Suffice it to say that I was not a fan of 2012’s “Amazing Spider-Man.” Coming on the heels of Raimi’s trilogy, another origin story not only felt redundant, but also held up unfavorably in comparison to its predecessor. That said, its sequel – “The Amazing Spider-Man 2” is a significant improvement. In thematic terms, this sequel is almost willfully shallow – no complex questions or nuanced character development here – but taken as pure entertainment it’s not bad at all.
The plot isn’t anything to write home about: Peter Parker (Andrew Garfield) is trying to balance saving people with his relationship with girlfriend Gwen Stacy (Emma Stone). A new villain named “Electro” (an underutilized Jamie Foxx) emerges as the result of an industrial accident. Old friend Harry Osborn (an impossibly unappealing Dane DeHaan) shows up and promptly goes the Green Goblin route. Bang, whiz, boom, repeat. (Also, a mildly spoiler-y comment addressed to longtime Spider-Man fans: something happens in this movie that you all knew was coming. It’s not handled particularly skillfully.)
In some ways, this new “Spider-Man” series illustrates the problems of a slavish reliance on comic-book source material. It’s clear the filmmakers are setting things up for a “Sinister Six” team-up (translation: Spider-Man’s best-known rogues’ gallery) but this risks creating a cynically franchise-oriented, paint-by-numbers approach to storytelling. The best superhero films of the last decade (“The Dark Knight,” “Iron Man,” “Spider-Man 2,” etc.) were effective precisely because they stepped outside traditional genre conventions to offer social commentary or emotional heft. That willingness to experiment is a lot less present in today’s climate of ever-more-massive budgets and heavy reliance on “tentpole” flicks. All that to say: I’m not holding my breath for anything particularly creative, surprising, or stirring to come out of this new series.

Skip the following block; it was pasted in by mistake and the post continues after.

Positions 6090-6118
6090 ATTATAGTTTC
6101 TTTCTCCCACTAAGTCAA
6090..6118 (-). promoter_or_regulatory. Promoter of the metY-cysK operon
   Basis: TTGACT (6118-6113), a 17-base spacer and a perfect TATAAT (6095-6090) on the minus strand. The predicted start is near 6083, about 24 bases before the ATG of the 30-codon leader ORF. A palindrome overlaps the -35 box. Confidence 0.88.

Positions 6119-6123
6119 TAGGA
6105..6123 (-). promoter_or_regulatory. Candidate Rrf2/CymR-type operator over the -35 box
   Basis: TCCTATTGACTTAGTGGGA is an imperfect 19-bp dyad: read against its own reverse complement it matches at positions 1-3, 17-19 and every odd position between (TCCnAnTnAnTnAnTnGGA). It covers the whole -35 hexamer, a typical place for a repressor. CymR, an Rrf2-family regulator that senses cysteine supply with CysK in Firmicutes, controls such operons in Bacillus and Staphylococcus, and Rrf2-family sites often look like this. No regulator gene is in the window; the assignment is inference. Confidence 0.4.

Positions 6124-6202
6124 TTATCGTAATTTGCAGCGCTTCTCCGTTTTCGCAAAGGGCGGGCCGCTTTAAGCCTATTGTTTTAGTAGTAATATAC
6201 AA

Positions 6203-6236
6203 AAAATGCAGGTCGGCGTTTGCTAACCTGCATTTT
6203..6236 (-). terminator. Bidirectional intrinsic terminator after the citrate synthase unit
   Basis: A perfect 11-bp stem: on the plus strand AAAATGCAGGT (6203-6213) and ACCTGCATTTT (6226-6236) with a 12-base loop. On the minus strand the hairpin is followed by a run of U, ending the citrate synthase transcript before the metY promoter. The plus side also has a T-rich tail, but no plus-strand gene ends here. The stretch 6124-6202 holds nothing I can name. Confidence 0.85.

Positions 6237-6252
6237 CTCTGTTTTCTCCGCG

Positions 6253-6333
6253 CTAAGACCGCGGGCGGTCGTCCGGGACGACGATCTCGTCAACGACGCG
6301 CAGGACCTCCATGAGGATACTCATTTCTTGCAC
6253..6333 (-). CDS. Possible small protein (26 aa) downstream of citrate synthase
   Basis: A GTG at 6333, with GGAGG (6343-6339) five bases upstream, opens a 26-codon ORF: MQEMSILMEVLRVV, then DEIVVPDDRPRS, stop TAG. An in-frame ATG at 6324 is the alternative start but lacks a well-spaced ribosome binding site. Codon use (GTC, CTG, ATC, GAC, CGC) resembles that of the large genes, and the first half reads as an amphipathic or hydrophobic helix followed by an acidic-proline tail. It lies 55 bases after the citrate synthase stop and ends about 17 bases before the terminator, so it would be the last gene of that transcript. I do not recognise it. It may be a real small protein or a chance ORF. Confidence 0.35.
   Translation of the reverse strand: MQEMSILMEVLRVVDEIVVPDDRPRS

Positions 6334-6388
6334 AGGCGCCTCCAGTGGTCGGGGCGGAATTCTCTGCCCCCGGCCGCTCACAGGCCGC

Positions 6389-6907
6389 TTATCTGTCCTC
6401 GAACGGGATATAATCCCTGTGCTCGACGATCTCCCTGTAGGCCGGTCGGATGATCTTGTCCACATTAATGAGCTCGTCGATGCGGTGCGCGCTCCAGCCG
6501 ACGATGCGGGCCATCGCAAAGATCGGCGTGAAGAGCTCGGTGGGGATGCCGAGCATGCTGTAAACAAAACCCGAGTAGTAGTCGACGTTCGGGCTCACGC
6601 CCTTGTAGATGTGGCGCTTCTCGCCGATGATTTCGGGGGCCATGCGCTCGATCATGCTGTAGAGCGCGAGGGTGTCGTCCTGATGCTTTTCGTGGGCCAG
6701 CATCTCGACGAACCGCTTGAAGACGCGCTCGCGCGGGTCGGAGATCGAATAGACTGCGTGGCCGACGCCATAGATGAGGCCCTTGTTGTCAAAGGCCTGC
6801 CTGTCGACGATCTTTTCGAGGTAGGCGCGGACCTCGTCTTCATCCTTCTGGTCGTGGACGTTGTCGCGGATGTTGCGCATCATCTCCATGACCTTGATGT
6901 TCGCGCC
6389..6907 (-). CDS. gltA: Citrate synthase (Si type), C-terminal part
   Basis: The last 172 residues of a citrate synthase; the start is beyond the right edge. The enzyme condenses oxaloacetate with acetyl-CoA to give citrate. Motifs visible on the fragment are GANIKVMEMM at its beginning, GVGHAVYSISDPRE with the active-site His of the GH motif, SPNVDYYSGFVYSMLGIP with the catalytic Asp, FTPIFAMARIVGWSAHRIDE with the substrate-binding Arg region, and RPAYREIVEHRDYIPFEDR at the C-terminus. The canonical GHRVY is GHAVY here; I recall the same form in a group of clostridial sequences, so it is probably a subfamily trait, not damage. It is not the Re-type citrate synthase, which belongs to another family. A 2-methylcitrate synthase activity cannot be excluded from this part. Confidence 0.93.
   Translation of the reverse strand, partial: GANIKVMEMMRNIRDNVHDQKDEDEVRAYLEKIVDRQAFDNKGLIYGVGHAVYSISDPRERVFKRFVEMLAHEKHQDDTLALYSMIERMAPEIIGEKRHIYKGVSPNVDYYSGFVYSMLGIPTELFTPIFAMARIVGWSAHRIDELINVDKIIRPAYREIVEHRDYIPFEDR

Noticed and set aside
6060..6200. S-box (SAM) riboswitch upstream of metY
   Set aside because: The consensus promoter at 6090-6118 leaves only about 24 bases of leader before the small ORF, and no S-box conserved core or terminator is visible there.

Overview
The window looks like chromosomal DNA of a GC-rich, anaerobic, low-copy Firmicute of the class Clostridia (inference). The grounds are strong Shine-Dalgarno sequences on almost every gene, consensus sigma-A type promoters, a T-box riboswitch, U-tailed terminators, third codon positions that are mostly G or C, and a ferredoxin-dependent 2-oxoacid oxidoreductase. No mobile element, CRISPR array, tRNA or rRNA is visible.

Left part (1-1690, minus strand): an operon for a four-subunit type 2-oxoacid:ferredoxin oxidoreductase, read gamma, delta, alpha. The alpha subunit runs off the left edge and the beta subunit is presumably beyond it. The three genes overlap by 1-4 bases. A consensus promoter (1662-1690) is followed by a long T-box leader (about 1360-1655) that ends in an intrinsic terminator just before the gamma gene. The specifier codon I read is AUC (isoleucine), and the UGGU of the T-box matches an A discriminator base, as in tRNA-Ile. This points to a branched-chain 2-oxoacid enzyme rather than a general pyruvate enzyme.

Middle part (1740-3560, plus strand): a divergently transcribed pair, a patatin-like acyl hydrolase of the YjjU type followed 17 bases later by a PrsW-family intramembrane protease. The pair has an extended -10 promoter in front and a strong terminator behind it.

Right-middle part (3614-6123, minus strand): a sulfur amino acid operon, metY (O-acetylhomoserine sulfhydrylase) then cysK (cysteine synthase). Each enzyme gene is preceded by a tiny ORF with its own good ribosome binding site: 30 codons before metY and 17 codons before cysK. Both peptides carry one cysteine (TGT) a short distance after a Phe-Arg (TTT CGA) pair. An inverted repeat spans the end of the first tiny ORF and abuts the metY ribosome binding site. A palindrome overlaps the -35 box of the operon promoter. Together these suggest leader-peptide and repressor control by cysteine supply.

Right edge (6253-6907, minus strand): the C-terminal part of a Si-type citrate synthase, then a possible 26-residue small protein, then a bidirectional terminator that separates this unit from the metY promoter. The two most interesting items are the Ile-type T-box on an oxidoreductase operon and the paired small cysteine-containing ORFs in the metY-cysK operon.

That’s the bad stuff. On the flip side, it’s not as if “The Amazing Spider-Man 2” is boring or unwatchable. Garfield and Stone make a great pair of leads, and the script isn’t afraid to play up the funnier, more lighthearted elements of the comic (though this tendency results in some “dramatic” moments feeling unintentionally hilarious). Also, it bears mentioning that the special effects are great – by which I mean really, really, really great. If the entire GDP of a Central European nation is going to be spent on CGI for each summer blockbuster, at least in this film it was a wise investment. Fantastic slo-mo sequences couple the best of “The Matrix” with Rube Goldberg-style kinetic energy.
Is it worth seeing? Sure, if you’re a fan of Spider-Man or superhero movies in general. Entering with the right expectations is key: anyone hoping for something at the level of Raimi’s 2004 “Spider-Man 2” will be sorely disappointed. Those in the mood for something less weighty, though, will leave entirely satisfied.
A serviceable, surprisingly entertaining way to kick off the summer movie season.
Normalized Score: 2.4